As the Washington Post recently reported, SodaStream, the Israeli company that manufactures machines that custom-make carbonated drinks, is closing its factory on the West Bank and is moving operations to Israel. An organization called Boycott, Divestment and Sanction (BDS) is claiming victory, not only for its campaign of economic warfare against the Jewish state but for the Palestinian cause. 600 or so Palestinians who are losing their jobs as a result of the move might beg to disagree with that sentiment.
The Israeli position is that the BDS movement not only wants to force Israel to withdraw from the West Bank, which it conquered during the 1967 Six Day War, but to no longer be a Jewish state. That is because BDS is demanding that Israel submit to the resettlement of millions of Palestinians within its own recognized borders, flooding it with primarily Muslim refugees and their children and grandchildren.
Israel maintains that the BDS movement is not harming its economy but is clearly concerned that it might in the future. The movement is tainted by association with the Nazi-era campaign of economic boycott of Jewish-owned businesses that preceded the Holocaust. The irony was not lost several years ago when the BDS movement arrived in Germany.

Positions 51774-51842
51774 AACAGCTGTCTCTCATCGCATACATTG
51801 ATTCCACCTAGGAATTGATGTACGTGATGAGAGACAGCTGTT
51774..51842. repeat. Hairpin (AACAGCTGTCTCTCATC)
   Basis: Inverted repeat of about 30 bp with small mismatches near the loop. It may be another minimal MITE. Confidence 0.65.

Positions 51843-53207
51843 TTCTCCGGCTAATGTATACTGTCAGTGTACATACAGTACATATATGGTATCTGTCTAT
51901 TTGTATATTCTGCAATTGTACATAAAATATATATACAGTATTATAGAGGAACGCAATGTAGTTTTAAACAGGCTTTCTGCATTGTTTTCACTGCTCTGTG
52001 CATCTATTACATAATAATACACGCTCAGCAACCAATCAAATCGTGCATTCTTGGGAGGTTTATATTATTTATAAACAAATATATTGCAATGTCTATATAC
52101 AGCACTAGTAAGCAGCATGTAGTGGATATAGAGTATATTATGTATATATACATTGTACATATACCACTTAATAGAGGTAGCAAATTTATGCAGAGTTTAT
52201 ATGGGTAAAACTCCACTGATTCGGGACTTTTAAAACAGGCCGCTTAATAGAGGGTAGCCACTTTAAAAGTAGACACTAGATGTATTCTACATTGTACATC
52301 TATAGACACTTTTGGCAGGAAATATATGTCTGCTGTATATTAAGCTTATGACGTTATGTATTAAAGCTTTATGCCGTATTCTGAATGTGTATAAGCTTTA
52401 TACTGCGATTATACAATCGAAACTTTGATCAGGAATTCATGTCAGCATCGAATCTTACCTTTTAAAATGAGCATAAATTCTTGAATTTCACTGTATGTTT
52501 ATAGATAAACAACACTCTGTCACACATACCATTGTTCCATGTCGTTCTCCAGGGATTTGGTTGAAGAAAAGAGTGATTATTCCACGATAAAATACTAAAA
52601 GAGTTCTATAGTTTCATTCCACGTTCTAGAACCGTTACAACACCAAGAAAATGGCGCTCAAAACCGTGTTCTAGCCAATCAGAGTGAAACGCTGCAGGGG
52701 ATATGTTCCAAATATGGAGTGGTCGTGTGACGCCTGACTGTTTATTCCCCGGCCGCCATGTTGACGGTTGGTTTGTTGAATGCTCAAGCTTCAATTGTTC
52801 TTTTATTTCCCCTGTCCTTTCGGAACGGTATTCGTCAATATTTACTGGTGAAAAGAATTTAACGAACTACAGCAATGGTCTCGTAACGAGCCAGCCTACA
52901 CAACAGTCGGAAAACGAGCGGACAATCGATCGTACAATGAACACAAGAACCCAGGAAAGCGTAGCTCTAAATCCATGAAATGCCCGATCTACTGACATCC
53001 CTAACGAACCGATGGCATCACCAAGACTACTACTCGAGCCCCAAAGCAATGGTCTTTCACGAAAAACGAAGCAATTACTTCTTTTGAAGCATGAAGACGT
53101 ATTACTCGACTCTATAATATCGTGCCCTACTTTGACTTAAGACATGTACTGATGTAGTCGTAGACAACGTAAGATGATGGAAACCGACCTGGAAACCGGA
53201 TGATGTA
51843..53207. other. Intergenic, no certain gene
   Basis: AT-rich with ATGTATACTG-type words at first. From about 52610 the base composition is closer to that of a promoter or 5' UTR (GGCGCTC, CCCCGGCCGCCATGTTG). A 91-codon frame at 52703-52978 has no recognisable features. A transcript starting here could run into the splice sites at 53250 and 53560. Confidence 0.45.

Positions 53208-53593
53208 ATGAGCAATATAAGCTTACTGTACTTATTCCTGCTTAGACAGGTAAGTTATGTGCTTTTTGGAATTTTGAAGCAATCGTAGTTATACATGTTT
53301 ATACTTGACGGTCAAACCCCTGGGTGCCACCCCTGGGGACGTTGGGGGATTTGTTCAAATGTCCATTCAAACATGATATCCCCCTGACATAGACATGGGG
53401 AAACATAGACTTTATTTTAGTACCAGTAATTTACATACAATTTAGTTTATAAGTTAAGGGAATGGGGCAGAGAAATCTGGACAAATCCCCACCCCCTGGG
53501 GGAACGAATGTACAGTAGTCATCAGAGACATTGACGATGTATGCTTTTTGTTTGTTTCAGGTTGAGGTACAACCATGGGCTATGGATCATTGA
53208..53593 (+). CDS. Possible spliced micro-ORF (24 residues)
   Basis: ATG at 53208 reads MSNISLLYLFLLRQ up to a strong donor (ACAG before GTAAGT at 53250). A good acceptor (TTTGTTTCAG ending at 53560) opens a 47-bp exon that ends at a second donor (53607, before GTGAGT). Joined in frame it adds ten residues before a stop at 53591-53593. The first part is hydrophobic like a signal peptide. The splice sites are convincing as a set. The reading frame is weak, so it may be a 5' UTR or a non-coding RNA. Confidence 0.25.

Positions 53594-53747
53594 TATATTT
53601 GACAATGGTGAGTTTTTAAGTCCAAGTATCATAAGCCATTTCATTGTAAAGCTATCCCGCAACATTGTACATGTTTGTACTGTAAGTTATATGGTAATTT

A further irony occurs when one considers that the BDS movement is hurting the Palestinians even more so than the Israelis. BDS’ position is that Israeli-owned businesses on the West Bank “exploit” their Palestinian workers. The movement has no answer when these businesses, like SodaStream, are forced to relocate to Israel, leaving the Palestinians who used to be gainfully employed without work. SodaStream claimed that its factory on the West Bank was a center of harmony in a turbulent region of the world when employees of all religious and ethnic backgrounds worked side by side.
If a “two-state solution” is to be achieved, with Israel and a Palestinian state living side by side in peace, the latter is going to need a lot of foreign investment if it is supposed to thrive economically. A lot of that investment would logically come from Israel, a country that has become a sort of Silicon Valley on the Mediterranean for the number of high-tech startups that are happening. Close economic ties between the two states would seem to be something that would further peaceful relations.
One would like to think that the BDS movement has just not thought things through in its campaign to remove any hint of Israeli economic presence. The only other alternative theory is that it is deliberately seeking to cause economic devastation, in order to better incite conflict that might lead, in the fullness of time, to the destruction of the State of Israel and its replacement by a Palestinian state that would stretch from the Mediterranean to the Jordan River. The cost of such a development in human lives and misery would be beyond calculation.